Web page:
Archive for the As if you cared Category

Rejected Vows, pt 1: Voltron

Posted in As if you cared, Diary, not comics, romance with tags , , , on 8 September, 17 by cantocomics

My younger brother Eric did me the great honor last month of not only choosing me as his best man, but having me officiate his wedding ceremony. I’m proud of the kid.

That’s him on the left there, next to his patient and lovely bride.

The hardest part about this was writing an Officiant’s speech that gave the occasion its proper respect. Not that I don’t respect my brother, but yo, it’s hard to be serious when you and the groom have been laughing at each other’s farts for 25 years.

I went through two drafts before I got to one that we we’re both happy with.

Here’s one of them: 

Dearly beloved, affectionately acquainted, and total strangers with whom I hope to exchange names in the near future, I bid you welcome.


We are gathered here today, sheltered from blinding Texan sun, to celebrate the union of my little brother Eric and my soon to be little sister Shannon.

How came we here, friends? What wild-ass string of unforeseeable events brought us to this pass, where these two unthinkably attractive young people, one with eyes of winter crystal, the other with the cascading locks of Ceres framing her comely visage are about to forge themselves into one mighty weapon of matrimony?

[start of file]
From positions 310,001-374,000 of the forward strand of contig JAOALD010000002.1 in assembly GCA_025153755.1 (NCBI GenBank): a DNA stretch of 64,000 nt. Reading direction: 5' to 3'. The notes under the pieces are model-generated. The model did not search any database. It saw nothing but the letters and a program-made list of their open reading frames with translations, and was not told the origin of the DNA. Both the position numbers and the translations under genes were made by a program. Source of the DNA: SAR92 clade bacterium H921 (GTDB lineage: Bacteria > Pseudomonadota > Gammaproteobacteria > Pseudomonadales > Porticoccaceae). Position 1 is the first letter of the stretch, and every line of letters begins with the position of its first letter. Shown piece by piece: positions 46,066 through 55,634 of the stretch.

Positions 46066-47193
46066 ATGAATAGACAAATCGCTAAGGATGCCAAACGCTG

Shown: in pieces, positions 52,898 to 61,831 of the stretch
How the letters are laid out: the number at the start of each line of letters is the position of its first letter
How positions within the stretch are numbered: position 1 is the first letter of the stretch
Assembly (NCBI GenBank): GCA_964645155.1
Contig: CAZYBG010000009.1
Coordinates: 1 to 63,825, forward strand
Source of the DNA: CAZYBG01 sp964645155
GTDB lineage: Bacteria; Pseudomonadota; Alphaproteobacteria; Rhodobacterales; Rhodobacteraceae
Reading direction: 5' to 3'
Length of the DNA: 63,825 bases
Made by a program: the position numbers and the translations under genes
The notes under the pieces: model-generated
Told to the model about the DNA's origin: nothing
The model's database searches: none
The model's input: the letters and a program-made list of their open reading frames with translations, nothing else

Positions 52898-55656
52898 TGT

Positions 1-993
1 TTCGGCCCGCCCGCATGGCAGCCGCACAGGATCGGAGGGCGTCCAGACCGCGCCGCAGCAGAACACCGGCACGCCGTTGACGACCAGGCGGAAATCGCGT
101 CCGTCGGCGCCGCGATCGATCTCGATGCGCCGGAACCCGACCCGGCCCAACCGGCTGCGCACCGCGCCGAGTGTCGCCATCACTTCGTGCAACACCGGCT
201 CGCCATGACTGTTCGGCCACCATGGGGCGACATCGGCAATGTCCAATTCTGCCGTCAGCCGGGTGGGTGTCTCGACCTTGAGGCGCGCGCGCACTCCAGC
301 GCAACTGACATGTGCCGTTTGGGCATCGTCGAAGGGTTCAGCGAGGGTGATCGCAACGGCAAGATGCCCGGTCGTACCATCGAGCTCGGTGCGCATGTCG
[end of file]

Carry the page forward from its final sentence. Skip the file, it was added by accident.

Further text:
I’ve had the great privilege of knowing Eric his whole life, from tiny baby to Young Bobby Hill to the strong, willful, intelligent and often hilarious young man you see before you today. I am honored to have had the opportunity to see him grow, to share in his joys and sorrows, to see him metamorphose from lowly caterpillar to razor-winged murder moth.


A large factor in Eric’s maturation over the past few years has been, in fact, the bride herself. I haven’t had the opportunity to get to know this beauty as well as I have my brother, but seeing the effect of her patience, good humor, generosity, and kindness have had on him I have no doubt she must love him deeply and passionately. I anticipate getting to better know this goddess of compassion, whose smile is the light in my brother’s eyes, and watching the two of them grow together over the decades to come.